Be that as it may, Paytm, India’s second most valuable startup at a USD 16 billion valuation that provides a host of services—payments, financial services, travel and hotel bookings, games, and online shopping, among other things—on one platform to its 150 MAUs, is one of the strongest super app contenders.
However, for the world’s second-most populous country, the super app dream is still far away as none of these contenders have reached the level where they can be called super apps.
The beginning of the super app dream
The first-ever reference to a super app goes a decade back. In 2010, Mike Lazaridis, founder of Blackberry, envisaged a super app as “a closed ecosystem of many apps that people would use every day because they offer such a seamless, integrated, contextualized, and efficient experience.”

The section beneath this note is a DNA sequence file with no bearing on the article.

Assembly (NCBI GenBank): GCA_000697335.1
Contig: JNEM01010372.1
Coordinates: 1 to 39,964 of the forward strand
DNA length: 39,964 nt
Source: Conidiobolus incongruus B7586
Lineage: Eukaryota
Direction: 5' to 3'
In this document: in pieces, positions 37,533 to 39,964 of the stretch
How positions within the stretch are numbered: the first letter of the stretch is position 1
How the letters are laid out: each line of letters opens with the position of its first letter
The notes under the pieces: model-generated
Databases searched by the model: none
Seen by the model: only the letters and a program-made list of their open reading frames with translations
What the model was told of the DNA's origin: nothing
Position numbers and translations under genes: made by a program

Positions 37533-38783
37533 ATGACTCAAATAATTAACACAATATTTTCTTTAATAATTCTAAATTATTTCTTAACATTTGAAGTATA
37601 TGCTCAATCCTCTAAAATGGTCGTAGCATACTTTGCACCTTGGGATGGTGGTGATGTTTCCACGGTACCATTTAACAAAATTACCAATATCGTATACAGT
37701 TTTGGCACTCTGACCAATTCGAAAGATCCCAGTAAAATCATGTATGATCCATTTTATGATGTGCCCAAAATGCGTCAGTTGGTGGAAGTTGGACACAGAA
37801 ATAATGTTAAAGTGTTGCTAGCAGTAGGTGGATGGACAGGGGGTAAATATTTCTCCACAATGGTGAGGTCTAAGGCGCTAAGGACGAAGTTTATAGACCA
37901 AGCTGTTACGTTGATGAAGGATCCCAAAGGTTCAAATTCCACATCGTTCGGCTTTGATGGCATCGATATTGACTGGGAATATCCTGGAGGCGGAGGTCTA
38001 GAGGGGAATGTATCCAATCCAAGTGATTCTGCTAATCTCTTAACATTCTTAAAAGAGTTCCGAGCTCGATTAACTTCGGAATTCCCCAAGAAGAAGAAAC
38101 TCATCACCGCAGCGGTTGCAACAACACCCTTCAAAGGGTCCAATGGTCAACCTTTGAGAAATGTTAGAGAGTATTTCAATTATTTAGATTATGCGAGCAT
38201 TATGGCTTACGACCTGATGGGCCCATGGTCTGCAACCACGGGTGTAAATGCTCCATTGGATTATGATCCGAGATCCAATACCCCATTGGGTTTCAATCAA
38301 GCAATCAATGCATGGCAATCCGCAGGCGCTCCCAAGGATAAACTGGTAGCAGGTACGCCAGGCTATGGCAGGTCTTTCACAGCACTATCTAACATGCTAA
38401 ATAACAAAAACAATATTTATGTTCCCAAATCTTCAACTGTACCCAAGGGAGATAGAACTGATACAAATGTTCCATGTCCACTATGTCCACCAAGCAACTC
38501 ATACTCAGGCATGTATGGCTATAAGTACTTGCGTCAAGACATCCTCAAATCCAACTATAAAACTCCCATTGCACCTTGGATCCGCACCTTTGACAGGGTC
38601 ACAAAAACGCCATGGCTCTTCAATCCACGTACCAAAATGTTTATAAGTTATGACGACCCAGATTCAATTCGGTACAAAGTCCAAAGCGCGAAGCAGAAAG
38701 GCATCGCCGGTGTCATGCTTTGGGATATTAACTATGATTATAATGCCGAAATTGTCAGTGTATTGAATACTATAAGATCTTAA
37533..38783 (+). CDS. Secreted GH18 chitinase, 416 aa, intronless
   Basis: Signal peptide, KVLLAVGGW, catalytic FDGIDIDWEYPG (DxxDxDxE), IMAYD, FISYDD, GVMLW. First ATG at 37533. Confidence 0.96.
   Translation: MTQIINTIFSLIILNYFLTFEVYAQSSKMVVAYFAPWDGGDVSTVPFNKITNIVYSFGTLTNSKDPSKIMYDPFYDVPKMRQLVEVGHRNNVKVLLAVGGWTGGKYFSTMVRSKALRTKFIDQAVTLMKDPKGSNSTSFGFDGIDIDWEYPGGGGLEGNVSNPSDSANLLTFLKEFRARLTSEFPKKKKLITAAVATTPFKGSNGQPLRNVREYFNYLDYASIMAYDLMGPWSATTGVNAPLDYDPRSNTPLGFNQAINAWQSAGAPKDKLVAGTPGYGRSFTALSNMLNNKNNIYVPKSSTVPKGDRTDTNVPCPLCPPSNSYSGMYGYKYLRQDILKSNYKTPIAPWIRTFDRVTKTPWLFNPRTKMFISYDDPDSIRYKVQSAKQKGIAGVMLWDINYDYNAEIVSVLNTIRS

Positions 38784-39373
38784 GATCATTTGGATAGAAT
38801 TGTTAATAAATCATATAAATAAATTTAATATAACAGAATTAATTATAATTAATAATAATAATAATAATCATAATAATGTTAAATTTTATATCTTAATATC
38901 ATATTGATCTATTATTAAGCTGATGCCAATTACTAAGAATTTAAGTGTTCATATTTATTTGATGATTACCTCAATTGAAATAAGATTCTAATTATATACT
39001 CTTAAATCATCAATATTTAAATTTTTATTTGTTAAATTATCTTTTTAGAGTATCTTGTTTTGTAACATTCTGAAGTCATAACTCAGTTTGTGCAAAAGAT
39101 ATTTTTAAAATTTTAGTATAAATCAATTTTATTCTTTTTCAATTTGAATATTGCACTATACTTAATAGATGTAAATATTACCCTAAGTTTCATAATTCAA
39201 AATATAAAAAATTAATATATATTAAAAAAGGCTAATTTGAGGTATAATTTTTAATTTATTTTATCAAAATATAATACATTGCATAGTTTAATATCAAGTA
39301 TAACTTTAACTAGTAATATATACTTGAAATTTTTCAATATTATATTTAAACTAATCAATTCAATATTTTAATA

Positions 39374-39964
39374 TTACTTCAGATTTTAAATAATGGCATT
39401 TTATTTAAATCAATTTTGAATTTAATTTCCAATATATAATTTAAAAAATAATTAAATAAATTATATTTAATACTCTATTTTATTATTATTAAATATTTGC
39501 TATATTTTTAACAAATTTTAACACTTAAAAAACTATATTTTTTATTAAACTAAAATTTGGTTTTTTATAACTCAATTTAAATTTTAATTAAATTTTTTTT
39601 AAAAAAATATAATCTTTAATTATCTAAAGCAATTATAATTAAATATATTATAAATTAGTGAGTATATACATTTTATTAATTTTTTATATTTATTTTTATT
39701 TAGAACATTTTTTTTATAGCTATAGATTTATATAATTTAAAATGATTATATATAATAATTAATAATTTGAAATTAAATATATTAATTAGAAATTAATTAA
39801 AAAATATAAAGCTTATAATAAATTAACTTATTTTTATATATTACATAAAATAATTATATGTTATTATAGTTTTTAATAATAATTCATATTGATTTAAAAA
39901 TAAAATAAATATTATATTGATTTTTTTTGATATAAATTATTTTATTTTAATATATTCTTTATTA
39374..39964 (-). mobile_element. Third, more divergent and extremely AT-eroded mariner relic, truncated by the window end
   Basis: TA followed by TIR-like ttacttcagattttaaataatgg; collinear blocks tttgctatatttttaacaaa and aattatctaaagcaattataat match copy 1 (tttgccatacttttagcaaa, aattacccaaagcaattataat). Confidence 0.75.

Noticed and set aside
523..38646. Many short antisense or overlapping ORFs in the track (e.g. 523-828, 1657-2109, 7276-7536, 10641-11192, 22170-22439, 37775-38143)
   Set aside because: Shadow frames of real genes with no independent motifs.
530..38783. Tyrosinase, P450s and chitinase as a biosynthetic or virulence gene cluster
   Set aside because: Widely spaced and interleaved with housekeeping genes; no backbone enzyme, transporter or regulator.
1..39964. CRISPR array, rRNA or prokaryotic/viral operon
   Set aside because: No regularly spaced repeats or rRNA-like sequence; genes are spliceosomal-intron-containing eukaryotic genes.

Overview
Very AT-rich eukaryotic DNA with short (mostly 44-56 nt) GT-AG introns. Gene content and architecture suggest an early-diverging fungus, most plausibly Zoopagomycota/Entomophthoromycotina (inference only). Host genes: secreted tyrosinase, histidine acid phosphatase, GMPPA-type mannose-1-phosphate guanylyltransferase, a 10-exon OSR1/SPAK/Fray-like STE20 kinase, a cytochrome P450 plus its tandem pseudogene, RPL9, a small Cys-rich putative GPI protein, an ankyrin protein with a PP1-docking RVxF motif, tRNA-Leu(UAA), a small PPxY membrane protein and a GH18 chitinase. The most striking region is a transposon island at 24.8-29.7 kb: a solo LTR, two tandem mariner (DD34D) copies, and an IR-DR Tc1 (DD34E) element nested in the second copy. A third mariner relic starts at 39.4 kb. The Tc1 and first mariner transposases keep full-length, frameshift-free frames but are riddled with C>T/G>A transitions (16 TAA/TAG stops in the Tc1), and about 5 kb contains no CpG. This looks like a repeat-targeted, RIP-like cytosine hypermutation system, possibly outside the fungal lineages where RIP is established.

The same year, Chinese internet giant Tencent began developing WeChat as a skunk work project with seven engineers under founder Zhang Xiaolong. The first version of WeChat was put together in three months. It entailed simple messaging and photo-sharing features when it was rolled out in early 2011. When WeChat crossed the mark of 300 million users in 2013, it added e-wallet and mobile payments, laying the foundation for the services it would bring in over the next few years.
While WeChat partnered with the likes of cab-hailing major Didi Chuxing, online retail company JD, and hyperlocal delivery major Meituan Dianping, it also opened up its platform for third-party services. It allowed businesses to set up online stores under WeChat stores beginning in 2014 and three years later launched mini-programs that let companies run their apps within WeChat.
By 2017, WeChat was crowned as a super app—an app that offers a range of services like communication, social media, payments, cab-hailing, food delivery, online shopping, travel, streaming, games, and personal loans. It currently boasts over 1 billion MAUs and hosts a million-plus mini-programs, enabling users to do just about anything they want to without leaving WeChat.